You have the right to remain silent. Anything you say can and will be used against you. Not necessarily in the court of law, but by people. These people are your family – husband, wife, parents, siblings and in-laws. These people are your friends and neighbours. Most of the scuffles that take place in life are due to the verbal exchanges between you and them. You certainly cannot force the other person to exercise his rights, but you can surely exercise your own.

You have the right to use your time in the way you wish. You do not have to be bullied into an hour long conversation that you do not wish to have, nor do you have to be interrupted during dinner. You have the right to use your answering machine, to eat in peace and to drive safely without taking calls and responding to texts.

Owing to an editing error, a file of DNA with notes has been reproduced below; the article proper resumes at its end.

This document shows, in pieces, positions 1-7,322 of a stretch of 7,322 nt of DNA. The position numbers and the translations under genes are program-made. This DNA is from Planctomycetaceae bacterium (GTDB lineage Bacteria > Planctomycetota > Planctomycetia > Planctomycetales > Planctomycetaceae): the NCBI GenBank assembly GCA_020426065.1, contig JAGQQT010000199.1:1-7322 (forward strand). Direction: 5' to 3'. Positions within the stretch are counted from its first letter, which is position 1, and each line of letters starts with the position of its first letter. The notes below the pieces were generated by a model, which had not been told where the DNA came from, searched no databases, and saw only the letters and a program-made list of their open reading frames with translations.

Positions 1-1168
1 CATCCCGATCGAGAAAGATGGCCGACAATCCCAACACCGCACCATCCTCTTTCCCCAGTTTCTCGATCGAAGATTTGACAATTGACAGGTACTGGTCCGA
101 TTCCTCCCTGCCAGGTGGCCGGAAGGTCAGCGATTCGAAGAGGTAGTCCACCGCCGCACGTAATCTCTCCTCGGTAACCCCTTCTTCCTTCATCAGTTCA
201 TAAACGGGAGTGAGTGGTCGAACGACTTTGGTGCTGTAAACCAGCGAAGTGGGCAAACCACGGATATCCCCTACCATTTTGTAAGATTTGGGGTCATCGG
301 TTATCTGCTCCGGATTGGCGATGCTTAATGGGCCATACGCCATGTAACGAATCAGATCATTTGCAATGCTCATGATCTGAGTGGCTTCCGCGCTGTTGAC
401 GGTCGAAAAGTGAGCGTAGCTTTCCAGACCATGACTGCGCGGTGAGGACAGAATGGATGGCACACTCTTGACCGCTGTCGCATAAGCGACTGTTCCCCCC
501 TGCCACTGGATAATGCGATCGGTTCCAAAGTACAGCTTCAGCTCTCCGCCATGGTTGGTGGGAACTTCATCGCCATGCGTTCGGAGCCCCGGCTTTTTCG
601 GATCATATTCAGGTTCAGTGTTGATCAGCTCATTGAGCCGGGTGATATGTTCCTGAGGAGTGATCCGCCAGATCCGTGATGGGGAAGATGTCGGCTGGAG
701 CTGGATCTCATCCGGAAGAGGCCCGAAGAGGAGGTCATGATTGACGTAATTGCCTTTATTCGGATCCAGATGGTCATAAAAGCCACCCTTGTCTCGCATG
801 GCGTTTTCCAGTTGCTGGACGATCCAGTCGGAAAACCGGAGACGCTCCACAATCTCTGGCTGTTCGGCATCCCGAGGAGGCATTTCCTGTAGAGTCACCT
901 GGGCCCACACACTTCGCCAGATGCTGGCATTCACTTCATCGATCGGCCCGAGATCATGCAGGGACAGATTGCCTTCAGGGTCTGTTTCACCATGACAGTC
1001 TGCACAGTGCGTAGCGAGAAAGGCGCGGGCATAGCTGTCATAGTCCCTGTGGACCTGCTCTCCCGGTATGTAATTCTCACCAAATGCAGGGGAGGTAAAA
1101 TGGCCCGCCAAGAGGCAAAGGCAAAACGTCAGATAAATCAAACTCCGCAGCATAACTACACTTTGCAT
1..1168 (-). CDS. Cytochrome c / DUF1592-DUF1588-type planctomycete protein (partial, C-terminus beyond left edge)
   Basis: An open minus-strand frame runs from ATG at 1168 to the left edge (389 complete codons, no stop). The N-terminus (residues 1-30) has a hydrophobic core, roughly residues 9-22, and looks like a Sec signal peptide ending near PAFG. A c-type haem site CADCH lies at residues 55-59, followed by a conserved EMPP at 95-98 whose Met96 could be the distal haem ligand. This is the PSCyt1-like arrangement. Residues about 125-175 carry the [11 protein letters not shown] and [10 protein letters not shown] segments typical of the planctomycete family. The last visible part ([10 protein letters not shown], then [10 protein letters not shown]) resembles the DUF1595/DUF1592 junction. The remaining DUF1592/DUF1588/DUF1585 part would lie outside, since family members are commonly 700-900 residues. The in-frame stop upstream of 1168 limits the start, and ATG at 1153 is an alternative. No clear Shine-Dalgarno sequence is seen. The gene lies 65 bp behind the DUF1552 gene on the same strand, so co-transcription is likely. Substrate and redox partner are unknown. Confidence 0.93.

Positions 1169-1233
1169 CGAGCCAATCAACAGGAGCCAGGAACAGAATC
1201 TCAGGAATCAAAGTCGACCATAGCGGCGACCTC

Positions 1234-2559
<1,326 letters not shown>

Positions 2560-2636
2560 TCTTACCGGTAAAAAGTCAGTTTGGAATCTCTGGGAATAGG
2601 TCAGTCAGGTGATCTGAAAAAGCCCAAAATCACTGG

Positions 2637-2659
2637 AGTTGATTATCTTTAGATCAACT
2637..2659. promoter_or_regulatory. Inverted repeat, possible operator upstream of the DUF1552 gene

You have the right to privacy. You are not obligated to divulge information you do not wish to share. People will and do ask the most intimate questions, such as, “When are you getting to start a family?” You do not have to answer such questions. 

You have the right to remain within your budget. It is up to you to decide what you need in life and what you do not need to have. It is not your obligation to live in a five bedroom house with a pool just because your siblings and friends do. They are not going to help you with the mortgage payments. 

You have the right to create the kind of life you want for yourself. All your friends are moving into bigger homes, but you want to move from a big house to a smaller one. Go ahead and do it. A spiritual retreat is not the kind of vacation your colleagues and friends have in mind, but it means a lot to you. You do not have to explain your preference or apologize for it. 

Exercise your rights.


Didi Ji